Then, in August of 2020, the big announcement came. Bloomberg reports,

Then another break, maybe the biggest of them all. Ryan Cohen, co-founder of Chewy Inc., disclosed a 5.8 million-share stake in GameStop through his RC Ventures ... Cohen’s announcement was the tipping point. A visionary and a classic disruptor, Cohen’s Chewy was everything GameStop wasn’t: an internet juggernaut, nimble, and, perhaps most importantly, it had already served up plates full of tendies* with a triple-digit year-to-date return at the time of Cohen’s holding going public.

Cohen would later be added to GameStop’s board of directors, further amplifying his potential impact on the future of the company.

It wasn’t until around September of last year that the concept of a short squeeze really came into focus on WallStreetBets, and even then the short squeeze argument was still being embedded in a much broader fundamental bull case. So, while the bulk of the madness that occurred in January had to do with a short squeeze, the army of traders communing on Reddit originally saw the opportunity through the lens of good old fashioned value investing.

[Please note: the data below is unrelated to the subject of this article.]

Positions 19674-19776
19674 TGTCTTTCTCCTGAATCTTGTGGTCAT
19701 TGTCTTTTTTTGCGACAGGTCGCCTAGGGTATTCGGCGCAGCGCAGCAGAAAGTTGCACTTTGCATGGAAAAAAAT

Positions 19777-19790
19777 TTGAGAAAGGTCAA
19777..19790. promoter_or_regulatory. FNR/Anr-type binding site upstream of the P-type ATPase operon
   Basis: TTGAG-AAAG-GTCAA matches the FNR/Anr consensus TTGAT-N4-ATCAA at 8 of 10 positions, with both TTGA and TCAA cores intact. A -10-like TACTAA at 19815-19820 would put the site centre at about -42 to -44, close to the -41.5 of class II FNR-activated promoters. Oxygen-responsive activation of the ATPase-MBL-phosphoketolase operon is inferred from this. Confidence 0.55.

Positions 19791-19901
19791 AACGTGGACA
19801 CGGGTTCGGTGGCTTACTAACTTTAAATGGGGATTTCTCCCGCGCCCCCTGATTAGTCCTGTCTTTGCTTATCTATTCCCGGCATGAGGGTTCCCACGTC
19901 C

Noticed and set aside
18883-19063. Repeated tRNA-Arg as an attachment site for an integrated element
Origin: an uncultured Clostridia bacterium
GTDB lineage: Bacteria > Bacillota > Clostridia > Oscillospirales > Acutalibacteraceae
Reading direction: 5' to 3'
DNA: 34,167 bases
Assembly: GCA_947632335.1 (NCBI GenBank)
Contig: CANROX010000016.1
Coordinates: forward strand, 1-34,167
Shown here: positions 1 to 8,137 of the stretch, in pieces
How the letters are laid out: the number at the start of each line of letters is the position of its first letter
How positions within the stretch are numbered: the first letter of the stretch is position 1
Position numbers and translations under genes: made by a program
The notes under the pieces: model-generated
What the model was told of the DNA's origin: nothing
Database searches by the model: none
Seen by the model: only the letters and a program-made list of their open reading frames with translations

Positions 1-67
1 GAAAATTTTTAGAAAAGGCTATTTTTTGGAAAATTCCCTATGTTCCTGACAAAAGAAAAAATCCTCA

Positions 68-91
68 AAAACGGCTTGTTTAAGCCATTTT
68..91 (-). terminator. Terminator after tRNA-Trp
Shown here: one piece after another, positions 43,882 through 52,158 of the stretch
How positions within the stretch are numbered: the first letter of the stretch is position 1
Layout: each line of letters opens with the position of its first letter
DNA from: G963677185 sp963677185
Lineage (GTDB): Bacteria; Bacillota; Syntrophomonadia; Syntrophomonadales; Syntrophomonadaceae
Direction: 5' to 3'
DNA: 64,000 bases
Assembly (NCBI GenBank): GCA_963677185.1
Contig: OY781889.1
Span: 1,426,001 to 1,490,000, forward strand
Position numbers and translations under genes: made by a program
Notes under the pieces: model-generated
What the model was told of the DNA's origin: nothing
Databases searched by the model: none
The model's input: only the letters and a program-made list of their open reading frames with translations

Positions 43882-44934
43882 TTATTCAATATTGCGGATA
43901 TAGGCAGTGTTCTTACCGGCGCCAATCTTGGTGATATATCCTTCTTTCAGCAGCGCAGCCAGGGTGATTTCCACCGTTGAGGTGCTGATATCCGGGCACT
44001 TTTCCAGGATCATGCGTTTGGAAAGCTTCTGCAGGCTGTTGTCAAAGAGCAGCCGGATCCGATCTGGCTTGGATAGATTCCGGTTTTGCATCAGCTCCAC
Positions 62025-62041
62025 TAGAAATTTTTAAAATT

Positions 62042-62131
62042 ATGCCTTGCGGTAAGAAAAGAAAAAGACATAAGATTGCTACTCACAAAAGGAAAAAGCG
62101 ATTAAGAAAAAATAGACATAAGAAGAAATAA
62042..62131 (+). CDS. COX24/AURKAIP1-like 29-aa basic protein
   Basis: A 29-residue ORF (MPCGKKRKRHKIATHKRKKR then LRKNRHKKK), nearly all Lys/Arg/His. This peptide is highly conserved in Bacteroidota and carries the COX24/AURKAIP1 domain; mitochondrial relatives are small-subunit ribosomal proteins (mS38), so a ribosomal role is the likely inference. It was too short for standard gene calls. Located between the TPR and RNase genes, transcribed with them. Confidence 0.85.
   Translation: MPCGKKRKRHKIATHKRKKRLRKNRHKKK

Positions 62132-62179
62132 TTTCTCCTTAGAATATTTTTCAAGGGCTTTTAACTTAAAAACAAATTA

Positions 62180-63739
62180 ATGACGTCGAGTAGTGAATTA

Misnomer #2: “This was retail vs professional, and retail won.”

Again, this is somewhat true but only in a very generic sense. It was mostly retail investors participating openly on the WallStreetBets forum, but we’ve already mentioned Michael Burry and Ryan Cohen – just two of the many professional investors who were long the stock. As each day goes by, more news is coming out about the role of institutional money in this event, to include hedge funds that use artificial intelligence and algorithms to track sentiment on social media platforms in an attempt front-run retail investment trends. So while it’s true that an isolated handful of concentrated short sellers were taken to the woodshed (Melvin Capital, Citron Research), there are many other institutional investors who exploited the event to the tune of tens or even hundreds of millions in profits.